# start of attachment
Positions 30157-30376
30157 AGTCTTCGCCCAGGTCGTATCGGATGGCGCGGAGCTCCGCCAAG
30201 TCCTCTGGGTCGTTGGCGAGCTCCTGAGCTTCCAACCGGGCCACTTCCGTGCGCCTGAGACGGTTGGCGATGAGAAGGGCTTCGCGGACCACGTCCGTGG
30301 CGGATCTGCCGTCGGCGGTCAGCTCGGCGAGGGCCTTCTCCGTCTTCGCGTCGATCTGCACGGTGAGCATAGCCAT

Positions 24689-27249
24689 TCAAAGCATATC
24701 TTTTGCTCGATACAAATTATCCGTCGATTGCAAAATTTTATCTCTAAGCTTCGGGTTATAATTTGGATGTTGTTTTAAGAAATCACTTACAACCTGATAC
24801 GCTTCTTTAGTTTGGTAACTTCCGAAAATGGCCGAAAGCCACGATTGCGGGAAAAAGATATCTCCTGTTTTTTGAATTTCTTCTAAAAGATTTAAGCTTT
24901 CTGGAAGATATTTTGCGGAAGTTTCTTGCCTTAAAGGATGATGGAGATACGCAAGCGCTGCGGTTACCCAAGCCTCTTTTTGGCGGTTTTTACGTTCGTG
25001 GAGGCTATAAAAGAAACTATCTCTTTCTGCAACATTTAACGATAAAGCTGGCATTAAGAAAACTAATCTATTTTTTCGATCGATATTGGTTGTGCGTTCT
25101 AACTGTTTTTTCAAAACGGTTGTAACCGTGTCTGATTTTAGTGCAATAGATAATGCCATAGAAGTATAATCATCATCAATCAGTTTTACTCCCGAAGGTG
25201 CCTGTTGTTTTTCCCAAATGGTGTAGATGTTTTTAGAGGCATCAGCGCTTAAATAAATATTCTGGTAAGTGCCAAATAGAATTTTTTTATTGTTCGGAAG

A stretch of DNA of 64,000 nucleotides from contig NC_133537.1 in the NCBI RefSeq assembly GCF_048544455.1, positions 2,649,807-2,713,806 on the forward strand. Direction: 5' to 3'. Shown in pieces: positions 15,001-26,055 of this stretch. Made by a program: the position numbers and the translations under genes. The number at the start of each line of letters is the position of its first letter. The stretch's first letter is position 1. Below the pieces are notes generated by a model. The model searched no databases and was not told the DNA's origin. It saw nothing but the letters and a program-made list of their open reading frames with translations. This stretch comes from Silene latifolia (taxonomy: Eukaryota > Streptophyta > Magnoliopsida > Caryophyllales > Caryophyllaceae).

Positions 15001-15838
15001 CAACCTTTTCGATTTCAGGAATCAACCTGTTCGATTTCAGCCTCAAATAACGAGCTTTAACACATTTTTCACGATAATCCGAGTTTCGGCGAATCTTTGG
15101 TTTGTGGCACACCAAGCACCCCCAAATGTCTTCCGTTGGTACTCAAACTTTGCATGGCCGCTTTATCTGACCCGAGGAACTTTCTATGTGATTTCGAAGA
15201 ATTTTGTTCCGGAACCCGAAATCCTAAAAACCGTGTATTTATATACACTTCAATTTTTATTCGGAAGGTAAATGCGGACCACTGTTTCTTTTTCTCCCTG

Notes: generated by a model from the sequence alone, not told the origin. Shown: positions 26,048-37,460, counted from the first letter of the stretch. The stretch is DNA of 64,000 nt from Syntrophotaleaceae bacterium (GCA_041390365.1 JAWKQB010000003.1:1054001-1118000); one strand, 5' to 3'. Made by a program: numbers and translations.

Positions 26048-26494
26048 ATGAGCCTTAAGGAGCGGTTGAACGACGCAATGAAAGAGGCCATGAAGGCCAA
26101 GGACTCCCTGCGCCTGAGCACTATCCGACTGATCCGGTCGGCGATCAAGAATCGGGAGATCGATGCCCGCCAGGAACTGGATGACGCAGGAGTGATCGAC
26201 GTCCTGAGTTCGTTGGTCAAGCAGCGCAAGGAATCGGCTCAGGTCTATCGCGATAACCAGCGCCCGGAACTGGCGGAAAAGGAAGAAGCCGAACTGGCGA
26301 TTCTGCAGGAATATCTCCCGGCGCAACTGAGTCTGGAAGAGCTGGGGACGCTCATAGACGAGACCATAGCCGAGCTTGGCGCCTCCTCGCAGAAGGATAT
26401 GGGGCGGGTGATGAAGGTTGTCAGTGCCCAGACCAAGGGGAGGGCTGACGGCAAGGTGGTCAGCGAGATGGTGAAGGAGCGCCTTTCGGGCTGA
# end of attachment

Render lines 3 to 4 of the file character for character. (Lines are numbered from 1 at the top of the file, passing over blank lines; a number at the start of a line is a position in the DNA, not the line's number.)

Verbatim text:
30201 TCCTCTGGGTCGTTGGCGAGCTCCTGAGCTTCCAACCGGGCCACTTCCGTGCGCCTGAGACGGTTGGCGATGAGAAGGGCTTCGCGGACCACGTCCGTGG
30301 CGGATCTGCCGTCGGCGGTCAGCTCGGCGAGGGCCTTCTCCGTCTTCGCGTCGATCTGCACGGTGAGCATAGCCAT